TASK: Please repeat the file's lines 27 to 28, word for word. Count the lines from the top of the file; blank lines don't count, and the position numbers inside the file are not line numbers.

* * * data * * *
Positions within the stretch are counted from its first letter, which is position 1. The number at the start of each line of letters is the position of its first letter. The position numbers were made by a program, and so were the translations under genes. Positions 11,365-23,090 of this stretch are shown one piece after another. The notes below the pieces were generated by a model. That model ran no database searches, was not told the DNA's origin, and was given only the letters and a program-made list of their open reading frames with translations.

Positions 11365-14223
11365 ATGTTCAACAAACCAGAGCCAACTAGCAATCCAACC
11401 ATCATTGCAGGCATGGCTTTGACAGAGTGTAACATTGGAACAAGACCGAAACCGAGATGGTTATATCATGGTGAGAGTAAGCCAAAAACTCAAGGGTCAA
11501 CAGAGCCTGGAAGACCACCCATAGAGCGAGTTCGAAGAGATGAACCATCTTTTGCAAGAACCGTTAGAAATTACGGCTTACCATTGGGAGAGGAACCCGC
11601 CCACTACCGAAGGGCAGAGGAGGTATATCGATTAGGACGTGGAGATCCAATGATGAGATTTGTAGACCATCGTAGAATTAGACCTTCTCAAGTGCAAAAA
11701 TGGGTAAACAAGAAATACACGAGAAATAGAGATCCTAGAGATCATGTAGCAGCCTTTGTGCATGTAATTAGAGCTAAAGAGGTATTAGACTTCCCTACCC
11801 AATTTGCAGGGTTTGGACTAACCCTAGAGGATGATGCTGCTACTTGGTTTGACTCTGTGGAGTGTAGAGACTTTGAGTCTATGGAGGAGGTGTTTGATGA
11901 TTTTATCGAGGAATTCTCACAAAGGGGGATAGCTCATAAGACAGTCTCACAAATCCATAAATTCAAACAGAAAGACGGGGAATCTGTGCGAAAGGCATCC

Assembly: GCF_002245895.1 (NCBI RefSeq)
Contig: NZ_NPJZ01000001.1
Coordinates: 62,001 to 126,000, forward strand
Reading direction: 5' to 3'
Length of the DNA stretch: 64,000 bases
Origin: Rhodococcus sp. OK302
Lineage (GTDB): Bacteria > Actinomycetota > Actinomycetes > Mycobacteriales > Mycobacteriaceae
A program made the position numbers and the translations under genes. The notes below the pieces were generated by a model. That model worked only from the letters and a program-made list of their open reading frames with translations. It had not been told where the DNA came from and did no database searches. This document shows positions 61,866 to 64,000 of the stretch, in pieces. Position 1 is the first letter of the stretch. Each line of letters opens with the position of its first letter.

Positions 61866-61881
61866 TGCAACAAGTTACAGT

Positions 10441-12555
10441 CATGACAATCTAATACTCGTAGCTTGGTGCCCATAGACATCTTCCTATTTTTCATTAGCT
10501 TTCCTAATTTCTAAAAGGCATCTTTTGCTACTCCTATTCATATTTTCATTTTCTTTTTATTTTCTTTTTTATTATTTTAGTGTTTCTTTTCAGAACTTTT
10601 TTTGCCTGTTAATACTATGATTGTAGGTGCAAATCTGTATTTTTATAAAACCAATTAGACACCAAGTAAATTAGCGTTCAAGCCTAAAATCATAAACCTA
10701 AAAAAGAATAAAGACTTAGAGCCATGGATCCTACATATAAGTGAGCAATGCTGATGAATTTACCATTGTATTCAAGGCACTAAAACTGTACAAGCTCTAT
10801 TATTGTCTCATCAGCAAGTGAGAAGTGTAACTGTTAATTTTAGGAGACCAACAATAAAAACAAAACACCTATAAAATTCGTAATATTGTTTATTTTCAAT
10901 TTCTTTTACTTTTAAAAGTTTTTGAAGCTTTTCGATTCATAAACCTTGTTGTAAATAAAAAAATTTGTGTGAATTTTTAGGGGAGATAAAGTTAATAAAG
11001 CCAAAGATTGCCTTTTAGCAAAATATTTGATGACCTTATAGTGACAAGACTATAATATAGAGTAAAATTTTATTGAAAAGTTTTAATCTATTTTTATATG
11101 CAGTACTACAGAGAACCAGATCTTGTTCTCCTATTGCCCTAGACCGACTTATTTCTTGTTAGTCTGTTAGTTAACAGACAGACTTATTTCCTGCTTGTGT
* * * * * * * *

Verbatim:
11001 CCAAAGATTGCCTTTTAGCAAAATATTTGATGACCTTATAGTGACAAGACTATAATATAGAGTAAAATTTTATTGAAAAGTTTTAATCTATTTTTATATG
11101 CAGTACTACAGAGAACCAGATCTTGTTCTCCTATTGCCCTAGACCGACTTATTTCTTGTTAGTCTGTTAGTTAACAGACAGACTTATTTCCTGCTTGTGT